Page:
Murad Velshi

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Murad Velshi
Ontario MPP
In office
1987–1990
Preceded by Dennis Timbrell
Succeeded by Margery Ward
Constituency Don Mills
Personal details
Born (1935-04-04) April 4, 1935 (age 83)
Pretoria, South Africa
Political party Liberal
Occupation Businessman

Murad Velshi (born April 4, 1935) is a former politician in Ontario, Canada. He was a Liberal member of the Legislative Assembly of Ontario from 1987 to 1990. He represented the riding of Don Mills in Toronto.

Background[edit]

Velshi was born and raised in Pretoria, South Africa. He was a master baker and entrepreneur before relocating to Kenya where he operated a real-estate company. After moving to Canada in 1971, he established a chain of travel agencies in Toronto and Vancouver. Served as president of the Flemingdon Health Centre and President of North York Red Cross.

His son, Ali Velshi, was a senior business correspondent and news anchor for CNN. After leaving CNN Ali Velshi went to Al Jazeera America in 2013 and left in April 2016. Ali Velshi joined MSNBC in October 2016 where he is a news anchor for MSNBC Live and a co-anchor for the show Velshi & Ruhle.

Politics[edit]

He ran for a seat in the Ontario legislature in the 1981 provincial election and finished a distant second in the riding of Don Mills against Progressive Conservative incumbent Dennis Timbrell.[1] When Timbrell retired before the 1987 election, he ran again this time defeating his closest opponent by more than 2,000 votes.[2] He served for a year as Parliamentary assistant to the Minister of Citizenship and Immigration.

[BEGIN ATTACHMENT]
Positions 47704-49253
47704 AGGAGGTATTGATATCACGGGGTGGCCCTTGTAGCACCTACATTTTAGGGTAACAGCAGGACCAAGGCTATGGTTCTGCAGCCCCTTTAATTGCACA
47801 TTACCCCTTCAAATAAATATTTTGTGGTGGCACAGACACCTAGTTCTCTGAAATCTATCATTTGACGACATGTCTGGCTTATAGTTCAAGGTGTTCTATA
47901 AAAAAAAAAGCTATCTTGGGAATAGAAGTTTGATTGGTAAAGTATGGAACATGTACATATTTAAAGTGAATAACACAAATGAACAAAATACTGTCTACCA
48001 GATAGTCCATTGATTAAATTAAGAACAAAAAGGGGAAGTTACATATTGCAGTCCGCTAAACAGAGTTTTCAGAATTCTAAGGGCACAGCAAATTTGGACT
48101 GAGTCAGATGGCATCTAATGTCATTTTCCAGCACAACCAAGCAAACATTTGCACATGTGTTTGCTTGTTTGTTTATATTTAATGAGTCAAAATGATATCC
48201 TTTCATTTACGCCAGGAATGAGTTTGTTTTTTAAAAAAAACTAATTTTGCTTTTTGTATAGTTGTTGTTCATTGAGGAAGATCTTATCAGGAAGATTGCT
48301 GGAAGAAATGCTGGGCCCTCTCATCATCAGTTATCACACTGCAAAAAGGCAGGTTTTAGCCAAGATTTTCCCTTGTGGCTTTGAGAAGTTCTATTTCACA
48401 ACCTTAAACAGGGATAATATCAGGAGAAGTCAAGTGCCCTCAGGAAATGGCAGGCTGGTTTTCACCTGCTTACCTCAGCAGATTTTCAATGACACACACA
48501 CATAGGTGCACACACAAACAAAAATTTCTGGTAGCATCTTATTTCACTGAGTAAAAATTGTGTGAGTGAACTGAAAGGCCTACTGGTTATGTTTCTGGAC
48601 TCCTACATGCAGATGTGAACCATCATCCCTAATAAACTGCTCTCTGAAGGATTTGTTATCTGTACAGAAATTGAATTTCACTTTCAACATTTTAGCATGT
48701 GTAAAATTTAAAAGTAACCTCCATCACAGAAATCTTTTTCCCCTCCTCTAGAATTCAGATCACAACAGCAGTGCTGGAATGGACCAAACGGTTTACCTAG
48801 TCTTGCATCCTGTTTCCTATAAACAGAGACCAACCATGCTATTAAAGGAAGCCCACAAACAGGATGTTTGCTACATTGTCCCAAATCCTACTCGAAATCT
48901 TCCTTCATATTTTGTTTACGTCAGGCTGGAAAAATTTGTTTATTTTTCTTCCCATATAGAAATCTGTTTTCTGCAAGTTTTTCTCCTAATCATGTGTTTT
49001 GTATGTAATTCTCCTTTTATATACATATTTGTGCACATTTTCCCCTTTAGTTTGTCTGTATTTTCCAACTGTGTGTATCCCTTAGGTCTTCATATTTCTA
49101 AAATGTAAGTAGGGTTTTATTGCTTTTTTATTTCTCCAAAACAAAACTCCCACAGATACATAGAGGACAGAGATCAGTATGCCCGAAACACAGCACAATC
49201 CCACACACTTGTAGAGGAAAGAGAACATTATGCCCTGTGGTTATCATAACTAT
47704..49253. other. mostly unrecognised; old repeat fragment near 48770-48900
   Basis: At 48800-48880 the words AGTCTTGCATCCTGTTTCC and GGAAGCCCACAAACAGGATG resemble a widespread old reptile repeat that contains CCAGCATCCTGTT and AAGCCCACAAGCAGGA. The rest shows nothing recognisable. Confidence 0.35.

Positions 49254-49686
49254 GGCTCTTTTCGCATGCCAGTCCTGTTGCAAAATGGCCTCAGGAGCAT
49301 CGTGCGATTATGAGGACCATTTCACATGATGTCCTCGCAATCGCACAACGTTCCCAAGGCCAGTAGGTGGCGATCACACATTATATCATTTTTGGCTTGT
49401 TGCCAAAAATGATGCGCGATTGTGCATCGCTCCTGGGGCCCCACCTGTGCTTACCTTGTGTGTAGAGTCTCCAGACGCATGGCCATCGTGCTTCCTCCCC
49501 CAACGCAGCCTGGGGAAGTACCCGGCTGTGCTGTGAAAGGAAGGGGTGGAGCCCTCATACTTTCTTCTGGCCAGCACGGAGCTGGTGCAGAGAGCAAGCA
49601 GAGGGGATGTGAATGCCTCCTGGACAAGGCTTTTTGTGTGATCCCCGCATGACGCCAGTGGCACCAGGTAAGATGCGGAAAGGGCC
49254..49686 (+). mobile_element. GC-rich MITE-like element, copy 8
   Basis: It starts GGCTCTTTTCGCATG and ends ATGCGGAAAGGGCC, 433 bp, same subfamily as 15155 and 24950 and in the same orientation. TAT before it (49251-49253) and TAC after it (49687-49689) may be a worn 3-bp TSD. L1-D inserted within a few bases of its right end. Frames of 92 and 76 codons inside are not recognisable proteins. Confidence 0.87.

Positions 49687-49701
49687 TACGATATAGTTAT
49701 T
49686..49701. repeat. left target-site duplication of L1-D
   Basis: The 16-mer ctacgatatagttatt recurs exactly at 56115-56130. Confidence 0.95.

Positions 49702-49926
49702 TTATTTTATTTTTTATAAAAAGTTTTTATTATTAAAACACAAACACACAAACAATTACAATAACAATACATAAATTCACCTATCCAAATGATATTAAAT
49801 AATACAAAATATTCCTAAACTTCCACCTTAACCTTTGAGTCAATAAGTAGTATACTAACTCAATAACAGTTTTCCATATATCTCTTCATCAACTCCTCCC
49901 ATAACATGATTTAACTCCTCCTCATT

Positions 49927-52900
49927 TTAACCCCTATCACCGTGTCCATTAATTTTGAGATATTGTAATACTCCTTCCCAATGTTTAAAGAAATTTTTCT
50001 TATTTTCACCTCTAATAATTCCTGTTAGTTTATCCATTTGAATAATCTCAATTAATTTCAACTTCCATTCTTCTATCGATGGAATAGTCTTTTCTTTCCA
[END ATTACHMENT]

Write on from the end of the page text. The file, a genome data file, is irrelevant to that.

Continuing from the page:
The Liberals were defeated in the Ontario general election in 1990 and Velshi lost his seat to Margery Ward of the New Democratic Party of Ontario by 1,004 votes.[3] He attempted to regain the seat in a by-election held on April 1, 1993, but finished a weak second against Progressive Conservative candidates David Johnson.[4]

References[edit]

  1. ^ Canadian Press (March 20, 1981). "Election results for Metro Toronto". The Windsor Star. Windsor, Ontario. p. 22. 
  2. ^ "Results from individual ridings". The Windsor Star. September 11, 1987. p. F2. 
  3. ^ "Ontario election: Riding-by-riding voting results". The Globe and Mail. September 7, 1990. p. A12. 
  4. ^ "NDP takes a beating in byelections". The Windsor Star. April 2, 1993. p. A4. 

External links[edit]